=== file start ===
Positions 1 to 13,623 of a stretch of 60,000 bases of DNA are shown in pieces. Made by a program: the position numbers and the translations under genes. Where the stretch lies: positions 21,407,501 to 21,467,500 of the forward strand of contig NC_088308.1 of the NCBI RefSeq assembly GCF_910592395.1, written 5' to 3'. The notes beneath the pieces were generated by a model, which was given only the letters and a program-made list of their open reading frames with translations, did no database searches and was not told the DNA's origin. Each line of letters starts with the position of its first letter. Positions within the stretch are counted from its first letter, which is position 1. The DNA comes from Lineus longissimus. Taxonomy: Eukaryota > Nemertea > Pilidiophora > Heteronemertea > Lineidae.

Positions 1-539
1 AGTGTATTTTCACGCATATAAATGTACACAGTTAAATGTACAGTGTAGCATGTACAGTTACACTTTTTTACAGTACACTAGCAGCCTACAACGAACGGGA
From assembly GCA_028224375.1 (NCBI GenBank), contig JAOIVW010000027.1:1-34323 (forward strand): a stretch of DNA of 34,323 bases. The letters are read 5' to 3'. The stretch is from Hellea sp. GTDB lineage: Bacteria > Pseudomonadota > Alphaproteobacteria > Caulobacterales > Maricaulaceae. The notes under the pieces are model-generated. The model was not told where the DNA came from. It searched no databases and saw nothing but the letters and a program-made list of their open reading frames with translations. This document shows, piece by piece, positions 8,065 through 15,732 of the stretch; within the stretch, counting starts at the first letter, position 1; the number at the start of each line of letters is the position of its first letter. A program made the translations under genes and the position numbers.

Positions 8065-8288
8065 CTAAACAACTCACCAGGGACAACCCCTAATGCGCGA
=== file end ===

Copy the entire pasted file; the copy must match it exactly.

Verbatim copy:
Positions 1 to 13,623 of a stretch of 60,000 bases of DNA are shown in pieces. Made by a program: the position numbers and the translations under genes. Where the stretch lies: positions 21,407,501 to 21,467,500 of the forward strand of contig NC_088308.1 of the NCBI RefSeq assembly GCF_910592395.1, written 5' to 3'. The notes beneath the pieces were generated by a model, which was given only the letters and a program-made list of their open reading frames with translations, did no database searches and was not told the DNA's origin. Each line of letters starts with the position of its first letter. Positions within the stretch are counted from its first letter, which is position 1. The DNA comes from Lineus longissimus. Taxonomy: Eukaryota > Nemertea > Pilidiophora > Heteronemertea > Lineidae.

Positions 1-539
1 AGTGTATTTTCACGCATATAAATGTACACAGTTAAATGTACAGTGTAGCATGTACAGTTACACTTTTTTACAGTACACTAGCAGCCTACAACGAACGGGA
From assembly GCA_028224375.1 (NCBI GenBank), contig JAOIVW010000027.1:1-34323 (forward strand): a stretch of DNA of 34,323 bases. The letters are read 5' to 3'. The stretch is from Hellea sp. GTDB lineage: Bacteria > Pseudomonadota > Alphaproteobacteria > Caulobacterales > Maricaulaceae. The notes under the pieces are model-generated. The model was not told where the DNA came from. It searched no databases and saw nothing but the letters and a program-made list of their open reading frames with translations. This document shows, piece by piece, positions 8,065 through 15,732 of the stretch; within the stretch, counting starts at the first letter, position 1; the number at the start of each line of letters is the position of its first letter. A program made the translations under genes and the position numbers.

Positions 8065-8288
8065 CTAAACAACTCACCAGGGACAACCCCTAATGCGCGA